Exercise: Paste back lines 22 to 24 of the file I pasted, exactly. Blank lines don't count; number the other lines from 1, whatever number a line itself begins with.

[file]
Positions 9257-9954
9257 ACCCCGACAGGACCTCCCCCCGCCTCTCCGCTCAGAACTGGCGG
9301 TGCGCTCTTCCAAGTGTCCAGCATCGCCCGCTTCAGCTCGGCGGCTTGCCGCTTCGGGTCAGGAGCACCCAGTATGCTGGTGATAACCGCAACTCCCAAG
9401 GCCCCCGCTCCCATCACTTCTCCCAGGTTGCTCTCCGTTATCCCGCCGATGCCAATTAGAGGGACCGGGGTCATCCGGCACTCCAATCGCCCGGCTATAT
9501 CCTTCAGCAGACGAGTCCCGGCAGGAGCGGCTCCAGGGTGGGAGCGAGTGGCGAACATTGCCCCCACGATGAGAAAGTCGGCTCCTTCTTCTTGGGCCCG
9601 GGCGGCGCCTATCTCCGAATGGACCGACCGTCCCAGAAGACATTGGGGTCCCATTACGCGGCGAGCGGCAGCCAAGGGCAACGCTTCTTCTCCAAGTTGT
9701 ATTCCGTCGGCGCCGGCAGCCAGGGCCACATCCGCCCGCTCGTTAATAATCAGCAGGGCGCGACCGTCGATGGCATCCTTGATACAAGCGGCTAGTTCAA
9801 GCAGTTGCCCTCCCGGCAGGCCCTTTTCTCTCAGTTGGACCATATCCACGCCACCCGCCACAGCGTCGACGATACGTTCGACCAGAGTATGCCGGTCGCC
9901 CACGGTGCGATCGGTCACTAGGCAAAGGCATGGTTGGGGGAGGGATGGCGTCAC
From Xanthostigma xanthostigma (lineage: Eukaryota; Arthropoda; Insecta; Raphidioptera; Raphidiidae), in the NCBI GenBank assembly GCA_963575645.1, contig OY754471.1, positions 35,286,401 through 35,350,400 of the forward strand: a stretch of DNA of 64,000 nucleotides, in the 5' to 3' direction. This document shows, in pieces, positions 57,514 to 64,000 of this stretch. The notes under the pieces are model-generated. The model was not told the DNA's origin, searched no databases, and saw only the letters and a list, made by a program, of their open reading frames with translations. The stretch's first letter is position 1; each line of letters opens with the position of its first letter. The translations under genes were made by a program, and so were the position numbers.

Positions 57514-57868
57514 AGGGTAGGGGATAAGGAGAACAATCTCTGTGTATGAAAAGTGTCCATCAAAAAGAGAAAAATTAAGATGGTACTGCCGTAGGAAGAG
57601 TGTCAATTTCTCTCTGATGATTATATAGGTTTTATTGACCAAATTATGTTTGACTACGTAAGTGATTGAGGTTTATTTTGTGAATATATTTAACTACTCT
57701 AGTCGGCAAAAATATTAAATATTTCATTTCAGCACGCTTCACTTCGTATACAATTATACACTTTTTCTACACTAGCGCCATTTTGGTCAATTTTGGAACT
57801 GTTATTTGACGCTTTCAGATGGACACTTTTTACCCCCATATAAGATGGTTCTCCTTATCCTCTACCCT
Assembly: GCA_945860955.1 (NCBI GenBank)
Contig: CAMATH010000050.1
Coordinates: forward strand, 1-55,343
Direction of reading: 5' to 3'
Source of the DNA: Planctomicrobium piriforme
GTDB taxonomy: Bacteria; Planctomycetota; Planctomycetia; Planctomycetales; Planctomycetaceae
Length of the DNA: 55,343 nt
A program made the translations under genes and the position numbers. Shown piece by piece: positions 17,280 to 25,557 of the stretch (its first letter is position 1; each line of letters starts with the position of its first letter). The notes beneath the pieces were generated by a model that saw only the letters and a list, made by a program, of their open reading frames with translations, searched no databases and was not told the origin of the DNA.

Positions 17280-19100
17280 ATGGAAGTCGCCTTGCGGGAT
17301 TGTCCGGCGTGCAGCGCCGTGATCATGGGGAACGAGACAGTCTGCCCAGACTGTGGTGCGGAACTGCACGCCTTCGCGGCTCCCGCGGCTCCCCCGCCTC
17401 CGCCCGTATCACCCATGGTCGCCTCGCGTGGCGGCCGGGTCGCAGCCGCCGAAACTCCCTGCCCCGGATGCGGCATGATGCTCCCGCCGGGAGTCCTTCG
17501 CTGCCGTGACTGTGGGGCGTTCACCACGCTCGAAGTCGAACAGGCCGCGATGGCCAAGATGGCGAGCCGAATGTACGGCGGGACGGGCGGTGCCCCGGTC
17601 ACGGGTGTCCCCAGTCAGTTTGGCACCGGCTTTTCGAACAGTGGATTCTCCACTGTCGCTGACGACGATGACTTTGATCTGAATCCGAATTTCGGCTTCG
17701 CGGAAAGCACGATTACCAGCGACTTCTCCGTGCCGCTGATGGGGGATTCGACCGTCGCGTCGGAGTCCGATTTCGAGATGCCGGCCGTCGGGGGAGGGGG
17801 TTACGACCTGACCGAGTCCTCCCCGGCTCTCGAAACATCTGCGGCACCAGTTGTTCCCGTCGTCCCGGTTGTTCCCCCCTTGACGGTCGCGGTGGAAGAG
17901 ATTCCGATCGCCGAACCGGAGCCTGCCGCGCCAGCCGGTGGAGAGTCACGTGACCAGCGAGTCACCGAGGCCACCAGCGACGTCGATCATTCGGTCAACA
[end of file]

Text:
Length of the DNA: 55,343 nt
A program made the translations under genes and the position numbers. Shown piece by piece: positions 17,280 to 25,557 of the stretch (its first letter is position 1; each line of letters starts with the position of its first letter). The notes beneath the pieces were generated by a model that saw only the letters and a list, made by a program, of their open reading frames with translations, searched no databases and was not told the origin of the DNA.

Positions 17280-19100